Foiled

The other day I was wrapping some food to put into the freezer. I noticed, as I have noticed before, that the aluminum foil that I was using for that purpose had one side that was decidedly more shiny than the other. But this time, that idle moment of recognition was followed by curiosity, and a question: when I wrap food, am I supposed to be distinguishing between the super shiny and less shiny sides and intentionally making sure that one side, or the other, is the inner side or outer side when the wrapping is done? In short, have I been doing things wrong for all these years by paying absolutely no attention to the sides of the foil and wrapping food randomly?

I checked the Reynolds Wrap box, which I’ve never read before, to see whether it has an instructions area. After all, manufacturers tend not to be shy in telling you the best way to use their products; in fact, you might say that product boxes are often pretty bossy about it. The Reynolds Wrap box says you can use the wrap to cover food and prevent “freezer burn,” use it to line pans before cooking, and cover bowls that are being put into the refrigerator to help keep the contents moist and avoid splatters. The box even offers tips about inventive uses of Reynolds Wrap, such as covering open ice cream with the foil to prevent formation of ice crystals, or shaping the foil into little cups to start seedlings or to hold nuts or candy. But there is nary a word about making sure to keep the shiny side against the food being wrapped.

Nevertheless, a debate rages on the internet. Some people feel strongly that the mirror-like side of the foil must always be on the interior next to the food, reasoning that the shiny side will reflect more of the radiant heat. You can read an exhaustive treatment of the subject here, which concludes that there really isn’t much difference in heat reflection. But the heat reflection analysis doesn’t make much sense to me in any case, in view of the fact that most uses of aluminum foil occur when you are putting something into the fridge or the freezer–in which case you wouldn’t care one whit about reflecting the radiant heat and in fact would want to take steps to cool or freeze the food being wrapped as quickly as possible. On the other hand, if you were using the aluminum foil to shape into little cups to hold M&Ms for a kid’s birthday party, you’d want to have the shiny side up to make for a more festive and color-reflective presentation.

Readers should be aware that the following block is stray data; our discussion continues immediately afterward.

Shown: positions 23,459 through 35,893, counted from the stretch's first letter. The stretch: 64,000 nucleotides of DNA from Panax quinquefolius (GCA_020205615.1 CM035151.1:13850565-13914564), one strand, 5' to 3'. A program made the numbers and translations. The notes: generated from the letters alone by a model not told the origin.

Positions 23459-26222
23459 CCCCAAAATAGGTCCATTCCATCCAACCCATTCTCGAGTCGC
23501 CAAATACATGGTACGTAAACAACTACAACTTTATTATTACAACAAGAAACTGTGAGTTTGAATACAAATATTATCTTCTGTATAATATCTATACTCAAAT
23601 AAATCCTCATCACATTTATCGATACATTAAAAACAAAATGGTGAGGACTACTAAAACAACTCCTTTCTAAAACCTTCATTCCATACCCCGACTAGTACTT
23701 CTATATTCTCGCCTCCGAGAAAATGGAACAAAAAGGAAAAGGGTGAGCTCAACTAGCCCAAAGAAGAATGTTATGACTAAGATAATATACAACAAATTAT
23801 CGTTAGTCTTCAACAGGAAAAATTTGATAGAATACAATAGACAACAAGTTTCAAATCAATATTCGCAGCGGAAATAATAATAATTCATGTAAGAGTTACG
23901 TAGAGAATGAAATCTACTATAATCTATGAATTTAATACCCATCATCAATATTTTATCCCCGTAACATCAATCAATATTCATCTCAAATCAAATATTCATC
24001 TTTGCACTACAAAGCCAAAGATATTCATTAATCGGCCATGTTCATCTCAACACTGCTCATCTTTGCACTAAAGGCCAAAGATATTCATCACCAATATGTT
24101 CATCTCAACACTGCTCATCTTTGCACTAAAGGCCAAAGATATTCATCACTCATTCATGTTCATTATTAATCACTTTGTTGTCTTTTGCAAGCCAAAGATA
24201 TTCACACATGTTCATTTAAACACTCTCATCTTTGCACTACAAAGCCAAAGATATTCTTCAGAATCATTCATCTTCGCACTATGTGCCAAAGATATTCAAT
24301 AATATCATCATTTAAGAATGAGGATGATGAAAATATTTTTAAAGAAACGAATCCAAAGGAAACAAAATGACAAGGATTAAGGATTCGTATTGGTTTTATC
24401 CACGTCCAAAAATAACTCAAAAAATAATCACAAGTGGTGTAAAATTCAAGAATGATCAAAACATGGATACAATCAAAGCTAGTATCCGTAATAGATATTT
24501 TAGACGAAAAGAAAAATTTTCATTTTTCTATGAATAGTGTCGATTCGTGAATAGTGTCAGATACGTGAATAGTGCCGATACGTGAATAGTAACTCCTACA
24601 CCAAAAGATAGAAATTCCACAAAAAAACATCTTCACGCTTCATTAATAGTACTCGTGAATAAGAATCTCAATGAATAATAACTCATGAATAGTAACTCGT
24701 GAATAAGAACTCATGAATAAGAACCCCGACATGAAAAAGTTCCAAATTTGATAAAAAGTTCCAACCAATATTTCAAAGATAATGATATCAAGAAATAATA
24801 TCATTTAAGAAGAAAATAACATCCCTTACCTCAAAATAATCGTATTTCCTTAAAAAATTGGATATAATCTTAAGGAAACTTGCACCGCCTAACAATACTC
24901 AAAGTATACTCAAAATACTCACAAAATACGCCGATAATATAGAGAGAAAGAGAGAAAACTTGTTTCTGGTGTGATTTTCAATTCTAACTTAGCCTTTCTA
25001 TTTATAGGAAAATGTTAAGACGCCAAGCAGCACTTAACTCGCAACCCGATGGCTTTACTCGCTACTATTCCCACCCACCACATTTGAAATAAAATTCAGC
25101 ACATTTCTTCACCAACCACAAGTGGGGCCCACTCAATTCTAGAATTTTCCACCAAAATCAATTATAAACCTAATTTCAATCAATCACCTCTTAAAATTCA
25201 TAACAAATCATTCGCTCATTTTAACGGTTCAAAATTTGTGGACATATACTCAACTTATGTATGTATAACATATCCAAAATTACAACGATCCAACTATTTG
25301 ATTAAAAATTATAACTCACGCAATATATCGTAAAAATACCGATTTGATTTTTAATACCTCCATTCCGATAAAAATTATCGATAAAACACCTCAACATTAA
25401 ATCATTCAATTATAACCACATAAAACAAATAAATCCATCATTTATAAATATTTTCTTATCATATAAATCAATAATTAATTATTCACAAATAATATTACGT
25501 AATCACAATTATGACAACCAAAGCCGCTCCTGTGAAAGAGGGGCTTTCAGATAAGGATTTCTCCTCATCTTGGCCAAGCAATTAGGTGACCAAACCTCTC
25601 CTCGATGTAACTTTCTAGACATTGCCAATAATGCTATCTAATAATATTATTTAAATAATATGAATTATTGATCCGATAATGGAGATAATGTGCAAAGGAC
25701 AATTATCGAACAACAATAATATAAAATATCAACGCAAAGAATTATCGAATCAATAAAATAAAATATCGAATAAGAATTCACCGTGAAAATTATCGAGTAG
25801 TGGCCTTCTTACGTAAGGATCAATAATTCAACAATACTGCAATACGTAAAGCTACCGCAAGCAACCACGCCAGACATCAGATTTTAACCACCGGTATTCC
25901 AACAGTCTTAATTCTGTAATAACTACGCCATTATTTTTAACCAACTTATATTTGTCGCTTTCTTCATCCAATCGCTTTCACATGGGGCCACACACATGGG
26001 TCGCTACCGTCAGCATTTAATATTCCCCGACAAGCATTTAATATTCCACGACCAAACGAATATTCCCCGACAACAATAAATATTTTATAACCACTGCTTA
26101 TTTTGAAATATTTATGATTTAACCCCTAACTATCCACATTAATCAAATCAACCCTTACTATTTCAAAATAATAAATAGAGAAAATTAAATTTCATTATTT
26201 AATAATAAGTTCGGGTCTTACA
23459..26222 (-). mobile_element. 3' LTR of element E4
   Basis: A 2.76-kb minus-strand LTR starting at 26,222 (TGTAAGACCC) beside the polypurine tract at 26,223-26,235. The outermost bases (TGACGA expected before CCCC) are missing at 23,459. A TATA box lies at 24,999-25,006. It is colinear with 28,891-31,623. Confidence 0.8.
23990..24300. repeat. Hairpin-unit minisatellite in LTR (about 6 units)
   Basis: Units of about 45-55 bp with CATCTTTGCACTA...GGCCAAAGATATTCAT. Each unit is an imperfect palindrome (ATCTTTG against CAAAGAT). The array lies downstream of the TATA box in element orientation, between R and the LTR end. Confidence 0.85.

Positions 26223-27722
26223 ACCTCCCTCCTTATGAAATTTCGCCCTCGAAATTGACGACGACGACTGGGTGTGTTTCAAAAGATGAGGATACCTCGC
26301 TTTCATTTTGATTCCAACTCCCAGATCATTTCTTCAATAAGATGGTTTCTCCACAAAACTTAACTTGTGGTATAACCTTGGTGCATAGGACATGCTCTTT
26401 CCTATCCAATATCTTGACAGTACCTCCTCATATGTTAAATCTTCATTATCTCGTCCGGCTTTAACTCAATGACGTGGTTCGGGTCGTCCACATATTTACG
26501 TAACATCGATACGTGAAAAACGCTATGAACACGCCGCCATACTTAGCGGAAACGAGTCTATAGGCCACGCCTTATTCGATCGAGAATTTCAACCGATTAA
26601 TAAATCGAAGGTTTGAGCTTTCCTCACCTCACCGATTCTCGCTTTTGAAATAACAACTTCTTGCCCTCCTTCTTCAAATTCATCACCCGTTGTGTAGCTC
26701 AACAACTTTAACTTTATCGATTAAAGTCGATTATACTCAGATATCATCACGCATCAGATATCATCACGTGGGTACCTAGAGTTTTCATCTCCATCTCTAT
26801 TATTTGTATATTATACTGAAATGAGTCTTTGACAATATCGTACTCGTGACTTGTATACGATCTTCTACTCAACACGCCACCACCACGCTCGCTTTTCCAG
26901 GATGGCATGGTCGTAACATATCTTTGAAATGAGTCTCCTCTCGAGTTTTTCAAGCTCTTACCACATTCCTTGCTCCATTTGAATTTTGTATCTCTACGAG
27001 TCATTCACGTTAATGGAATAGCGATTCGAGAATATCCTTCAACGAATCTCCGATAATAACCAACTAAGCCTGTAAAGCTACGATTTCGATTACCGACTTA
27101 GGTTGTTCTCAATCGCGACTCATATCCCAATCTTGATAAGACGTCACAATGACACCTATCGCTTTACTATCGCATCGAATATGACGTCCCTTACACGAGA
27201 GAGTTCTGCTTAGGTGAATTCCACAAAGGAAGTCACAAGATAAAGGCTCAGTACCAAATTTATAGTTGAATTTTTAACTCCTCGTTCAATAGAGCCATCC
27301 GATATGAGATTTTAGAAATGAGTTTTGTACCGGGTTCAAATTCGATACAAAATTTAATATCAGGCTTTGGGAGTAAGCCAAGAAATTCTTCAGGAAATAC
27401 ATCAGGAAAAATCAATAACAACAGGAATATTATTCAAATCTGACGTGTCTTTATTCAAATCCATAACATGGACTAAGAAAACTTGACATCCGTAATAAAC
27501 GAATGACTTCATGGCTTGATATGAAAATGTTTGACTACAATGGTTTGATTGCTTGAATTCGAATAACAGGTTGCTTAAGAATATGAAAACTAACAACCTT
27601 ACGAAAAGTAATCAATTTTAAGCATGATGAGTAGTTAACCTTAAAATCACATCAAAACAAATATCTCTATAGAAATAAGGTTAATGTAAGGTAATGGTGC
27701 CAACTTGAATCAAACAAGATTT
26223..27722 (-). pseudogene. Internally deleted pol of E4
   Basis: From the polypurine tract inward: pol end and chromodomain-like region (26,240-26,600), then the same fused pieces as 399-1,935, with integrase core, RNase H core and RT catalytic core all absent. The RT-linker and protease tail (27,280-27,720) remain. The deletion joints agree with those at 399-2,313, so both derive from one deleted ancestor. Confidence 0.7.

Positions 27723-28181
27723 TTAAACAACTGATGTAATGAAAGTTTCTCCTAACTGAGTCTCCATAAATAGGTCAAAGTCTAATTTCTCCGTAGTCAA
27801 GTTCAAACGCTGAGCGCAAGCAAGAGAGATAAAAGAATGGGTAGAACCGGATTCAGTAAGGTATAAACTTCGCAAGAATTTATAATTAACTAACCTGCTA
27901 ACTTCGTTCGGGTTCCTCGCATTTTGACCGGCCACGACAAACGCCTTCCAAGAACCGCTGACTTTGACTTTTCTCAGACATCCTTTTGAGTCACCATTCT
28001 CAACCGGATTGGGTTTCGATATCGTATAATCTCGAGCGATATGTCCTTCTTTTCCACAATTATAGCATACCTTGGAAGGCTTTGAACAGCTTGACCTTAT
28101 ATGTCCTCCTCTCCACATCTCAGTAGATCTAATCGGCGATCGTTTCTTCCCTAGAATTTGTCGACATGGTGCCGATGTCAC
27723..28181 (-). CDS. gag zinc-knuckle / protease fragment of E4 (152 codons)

In short, my effort to inform and potentially correct my aluminum foil usage came to naught. I’m convinced there is no difference, other than in the M&M cup context, with manufacturer silence on the topic being the deciding factor. So when you’re wrapping food for the freezer, feel free to place either side against the food according to your fancy at the moment.

Freezer Follies

Freezers were a crucial invention in the march of modern civilization. They allow us to store and preserve food until we are ready to consume it. They allow us to make the ice that permits us to enjoy those ice-cold drinks we crave on sweltering summer days, and they typically hold some of our guiltiest guilty pleasures, like pints of ice cream and frozen pizza. Where would we be without freezers?

But every freezer houses a deep, frozen secret. It’s that leftover item, carefully sheathed in aluminum foil for safekeeping, that’s been in the freezer so long, and has accumulated so much frost and freezer burn, that its true identity is no longer reasonably discernible. Once, long ago, at a point lost in the mists of time, it was wrapped and placed in the freezer with the best of intentions, to be preserved for certain future consumption. But those good intentions went unrealized when the glittering foil rectangle was buried under other freezer items, shunted into a remote, icy corner of the freezer, and forgotten. Days, weeks, and months passed as the once-edible item maintained its lonely, frigid vigil and felt itself changing from a potentially delectable food item into a sad, frozen brick that has been in the freezer so long that the aluminum foil has permanently bonded to its surface and cannot be completely removed by any process known to mortal man.

At some point, though, the freezer is cleaned out and the item is uncovered. The freezer explorer looks at it, doubtfully, and asks, with genuine curiosity: “What is this?” But careful, skeptical visual examination, and prodding with a finger, can provide no illumination. Is it chicken, or beef, or a remnant of a veggie burger, or perhaps something else entirely? Is that its true color and texture, or has its prolonged arctic experience created those unusual hues and bumps and ridges?

There’s only one way to know for sure—let it thaw, cook it somehow, and take a bite. Few souls, however, are hardy enough to accept the risks of gross discovery and that stale, freezer burn aftertaste that lingers in your mouth like a rank dish towel. No, the better, wiser, safer course is to discard the item. Some mysteries are best left unsolved.